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Shipping halts after killing of Chinese crew

By Zha Minjie   (Shanghai Daily)

08:54, October 11, 2011

Shanghai--Shipping on the Mekong River has been suspended following the hijacking of two cargo ships last Wednesday in the "Golden Triangle," where the borders of Myanmar, Thailand and Laos meet, the maritime affairs department of southwest China's Yunnan Province said yesterday.

Thai authorities have confirmed that 11 Chinese crew on the two ships were killed and identified the killers as a drug trafficking ring operating on the river. Two Chinese sailors are still missing.

Investigators said that at least two of 13 bodies recovered from the river did not match the descriptions of the Chinese sailors.

The recovery of the 13th body yesterday morning had at first led authorities to believe all the sailors had been killed.

A total of 116 of the 130 ships engaged in international shipping on the river are operated by Chinese companies, the Lancang River Maritime Affairs Bureau said.

Yunnan's maritime affairs department, along with relevant non-governmental organizations in the province, have begun to help Chinese crew return to China safely and adopt proper measures to protect Chinese ships, Xinhua news agency reported.

The 11 Chinese sailors died when their boats, the Hua Ping and Yu Xing 8, were hijacked on the Mekong River by gang members to move large amounts of drugs last Wednesday.

Thai Pha Meung Task Force border troops captured the two ships later the same day and seized some 951,000 methamphetamine pills after a gunfight with the drug traffickers in Chiang Saen District, bordering Myanmar.

In an online post, a ship owner who wished to remain anonymous said he did not witness the hijackings but managed to get pictures from friends who later boarded the boats.

He believed the "Chinese crews were held hostage as the hijackers later confronted and exchanged fire with Thai police or military."

He said the attack "could be the result of revenge" as one of the boats had been recruited by the Myanmar government and used to crack down on river robbers.

The Bangkok Post yesterday quoted Thai army officials as saying a gang run by suspected ethnic Shan drug trafficker Nor Kham was believed to be behind the attacks. It said the gang demands protection money from ships it hijacks on the Mekong and kills crew members who refuse to cooperate.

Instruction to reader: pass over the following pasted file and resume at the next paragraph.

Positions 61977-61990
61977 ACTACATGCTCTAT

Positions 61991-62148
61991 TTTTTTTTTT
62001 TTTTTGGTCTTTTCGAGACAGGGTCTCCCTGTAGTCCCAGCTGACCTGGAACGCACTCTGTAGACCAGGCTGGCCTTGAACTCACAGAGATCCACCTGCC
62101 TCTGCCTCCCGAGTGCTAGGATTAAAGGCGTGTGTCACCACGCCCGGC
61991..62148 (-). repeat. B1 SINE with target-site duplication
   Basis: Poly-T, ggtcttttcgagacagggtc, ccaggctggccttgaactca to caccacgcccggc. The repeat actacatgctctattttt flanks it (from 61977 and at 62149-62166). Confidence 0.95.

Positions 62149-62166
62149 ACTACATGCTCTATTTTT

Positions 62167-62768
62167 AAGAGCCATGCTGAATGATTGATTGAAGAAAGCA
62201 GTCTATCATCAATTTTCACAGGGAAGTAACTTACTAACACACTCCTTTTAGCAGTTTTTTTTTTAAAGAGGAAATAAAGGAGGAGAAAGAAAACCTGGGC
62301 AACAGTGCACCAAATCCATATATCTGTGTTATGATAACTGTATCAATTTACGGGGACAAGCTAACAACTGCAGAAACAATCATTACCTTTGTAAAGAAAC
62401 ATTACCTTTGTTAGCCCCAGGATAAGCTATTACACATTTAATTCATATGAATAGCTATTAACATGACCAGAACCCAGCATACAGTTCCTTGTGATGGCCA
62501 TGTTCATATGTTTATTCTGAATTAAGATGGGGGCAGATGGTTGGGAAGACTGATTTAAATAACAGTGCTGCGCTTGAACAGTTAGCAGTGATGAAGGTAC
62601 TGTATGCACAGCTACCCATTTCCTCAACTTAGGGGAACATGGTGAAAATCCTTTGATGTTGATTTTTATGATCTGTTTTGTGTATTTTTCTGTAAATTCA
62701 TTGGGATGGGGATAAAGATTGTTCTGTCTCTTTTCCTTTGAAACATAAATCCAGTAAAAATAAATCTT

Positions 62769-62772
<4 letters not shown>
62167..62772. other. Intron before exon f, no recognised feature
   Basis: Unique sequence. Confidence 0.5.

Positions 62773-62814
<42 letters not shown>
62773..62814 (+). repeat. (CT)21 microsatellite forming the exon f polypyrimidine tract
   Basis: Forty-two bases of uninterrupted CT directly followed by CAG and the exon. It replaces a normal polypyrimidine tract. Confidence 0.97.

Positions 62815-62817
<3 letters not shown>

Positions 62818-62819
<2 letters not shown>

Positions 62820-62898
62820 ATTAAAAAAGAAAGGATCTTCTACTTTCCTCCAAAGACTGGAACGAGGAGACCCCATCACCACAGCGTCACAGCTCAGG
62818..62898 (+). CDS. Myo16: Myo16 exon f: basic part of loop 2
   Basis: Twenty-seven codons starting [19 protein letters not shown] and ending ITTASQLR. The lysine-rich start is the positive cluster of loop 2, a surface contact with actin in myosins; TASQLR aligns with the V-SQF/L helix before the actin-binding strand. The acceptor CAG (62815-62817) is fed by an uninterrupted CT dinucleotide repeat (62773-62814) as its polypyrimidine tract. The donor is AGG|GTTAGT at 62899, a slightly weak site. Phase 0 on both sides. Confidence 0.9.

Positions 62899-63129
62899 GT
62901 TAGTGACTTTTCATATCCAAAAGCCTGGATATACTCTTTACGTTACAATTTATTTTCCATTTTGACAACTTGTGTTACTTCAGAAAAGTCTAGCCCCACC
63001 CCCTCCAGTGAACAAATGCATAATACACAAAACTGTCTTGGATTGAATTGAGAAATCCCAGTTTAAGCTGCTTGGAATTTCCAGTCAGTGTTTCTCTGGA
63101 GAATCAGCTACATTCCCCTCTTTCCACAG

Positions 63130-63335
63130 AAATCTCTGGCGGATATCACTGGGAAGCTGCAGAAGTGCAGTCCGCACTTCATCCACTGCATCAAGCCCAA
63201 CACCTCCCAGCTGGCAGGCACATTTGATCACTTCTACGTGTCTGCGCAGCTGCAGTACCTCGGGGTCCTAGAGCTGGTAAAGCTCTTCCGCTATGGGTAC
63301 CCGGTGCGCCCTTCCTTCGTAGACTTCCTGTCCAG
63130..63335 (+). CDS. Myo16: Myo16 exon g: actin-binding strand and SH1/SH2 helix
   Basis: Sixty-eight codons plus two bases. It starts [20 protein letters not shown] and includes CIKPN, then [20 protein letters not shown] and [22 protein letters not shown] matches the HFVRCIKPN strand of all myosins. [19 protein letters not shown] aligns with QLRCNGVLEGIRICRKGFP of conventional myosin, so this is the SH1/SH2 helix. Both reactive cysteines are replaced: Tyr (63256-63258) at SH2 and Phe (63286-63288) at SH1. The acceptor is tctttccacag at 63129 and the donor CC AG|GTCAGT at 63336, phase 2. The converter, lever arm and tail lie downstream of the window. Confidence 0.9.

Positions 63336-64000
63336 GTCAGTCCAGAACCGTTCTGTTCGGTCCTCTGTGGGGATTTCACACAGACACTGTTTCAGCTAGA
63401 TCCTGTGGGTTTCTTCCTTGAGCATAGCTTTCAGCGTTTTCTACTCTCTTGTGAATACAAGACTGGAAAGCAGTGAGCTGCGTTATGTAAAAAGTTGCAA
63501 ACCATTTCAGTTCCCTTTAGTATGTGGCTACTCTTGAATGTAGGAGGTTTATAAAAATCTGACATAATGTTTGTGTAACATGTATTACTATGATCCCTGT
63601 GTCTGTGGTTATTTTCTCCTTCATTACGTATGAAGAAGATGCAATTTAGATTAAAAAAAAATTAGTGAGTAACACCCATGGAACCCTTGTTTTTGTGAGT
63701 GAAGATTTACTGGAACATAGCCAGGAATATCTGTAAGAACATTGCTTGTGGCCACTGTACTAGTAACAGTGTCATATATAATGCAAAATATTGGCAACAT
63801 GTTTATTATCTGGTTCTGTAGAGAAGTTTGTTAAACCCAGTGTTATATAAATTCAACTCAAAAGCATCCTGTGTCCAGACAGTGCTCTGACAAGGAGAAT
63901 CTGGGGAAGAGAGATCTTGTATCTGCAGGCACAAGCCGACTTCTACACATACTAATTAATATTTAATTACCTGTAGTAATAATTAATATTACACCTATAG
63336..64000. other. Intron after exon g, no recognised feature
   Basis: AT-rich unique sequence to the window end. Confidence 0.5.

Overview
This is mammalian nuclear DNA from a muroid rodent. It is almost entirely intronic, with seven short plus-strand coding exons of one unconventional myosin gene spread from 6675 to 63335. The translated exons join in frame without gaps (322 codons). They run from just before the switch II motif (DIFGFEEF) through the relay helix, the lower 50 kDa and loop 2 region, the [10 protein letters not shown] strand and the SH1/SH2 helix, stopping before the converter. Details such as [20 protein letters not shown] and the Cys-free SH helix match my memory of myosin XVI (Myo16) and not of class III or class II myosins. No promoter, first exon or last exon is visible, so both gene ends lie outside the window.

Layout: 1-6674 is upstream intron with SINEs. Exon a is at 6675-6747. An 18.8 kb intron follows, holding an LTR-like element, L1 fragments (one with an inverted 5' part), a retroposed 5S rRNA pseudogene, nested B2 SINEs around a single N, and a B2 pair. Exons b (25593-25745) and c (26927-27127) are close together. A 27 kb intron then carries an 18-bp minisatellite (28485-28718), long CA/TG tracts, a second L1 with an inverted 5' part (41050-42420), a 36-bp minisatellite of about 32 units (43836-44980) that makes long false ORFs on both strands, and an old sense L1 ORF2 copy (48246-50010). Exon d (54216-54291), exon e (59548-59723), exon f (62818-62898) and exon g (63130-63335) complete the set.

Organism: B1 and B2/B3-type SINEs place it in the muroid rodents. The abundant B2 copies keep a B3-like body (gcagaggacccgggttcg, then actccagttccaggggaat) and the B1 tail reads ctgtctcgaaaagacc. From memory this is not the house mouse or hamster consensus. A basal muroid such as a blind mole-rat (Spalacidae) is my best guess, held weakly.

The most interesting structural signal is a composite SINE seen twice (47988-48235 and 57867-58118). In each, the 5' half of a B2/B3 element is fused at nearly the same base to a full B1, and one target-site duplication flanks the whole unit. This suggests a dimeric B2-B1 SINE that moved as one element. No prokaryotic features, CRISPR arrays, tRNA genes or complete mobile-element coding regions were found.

One gang member was killed on the Yu Xing 8 during the firefight. The others managed to flee overboard, according to the Post.

In the days following the incident, bodies of Chinese sailors were found floating in the river with some "handcuffed, tied and blindfolded."

Pictures posted online showed bullet holes on the bodies.

Guo Zhiqiang, a part owner of the Yu Xing 8, said it never occurred to him that the boat "would be attacked like that" though he knew the river was not safe.

"Robbery happens all the time," said Guo, who has been involved in the transport business on the river for more than 10 years.

Guo, who wasn't on the boat, traveled to Yunnan, the closest Chinese province to the river area to meet family members of the crew. Guo's boat is Myanmar-registered but all the crew were Chinese. The families are currently waiting to go to Thailand.

Guo said the captain had broadcast that someone was hurt and to "call the police at once" at noon last Wednesday but contact was lost.

Guo later learned the two boats had been boarded by armed hijackers.

Nor Kham, 40, who is wanted on Thai and Myanmar arrest warrants for drugs trafficking, expanded his illegal activities to collect protection money from Chinese-flagged cargo ships a few years ago, according to the Bangkok Post.

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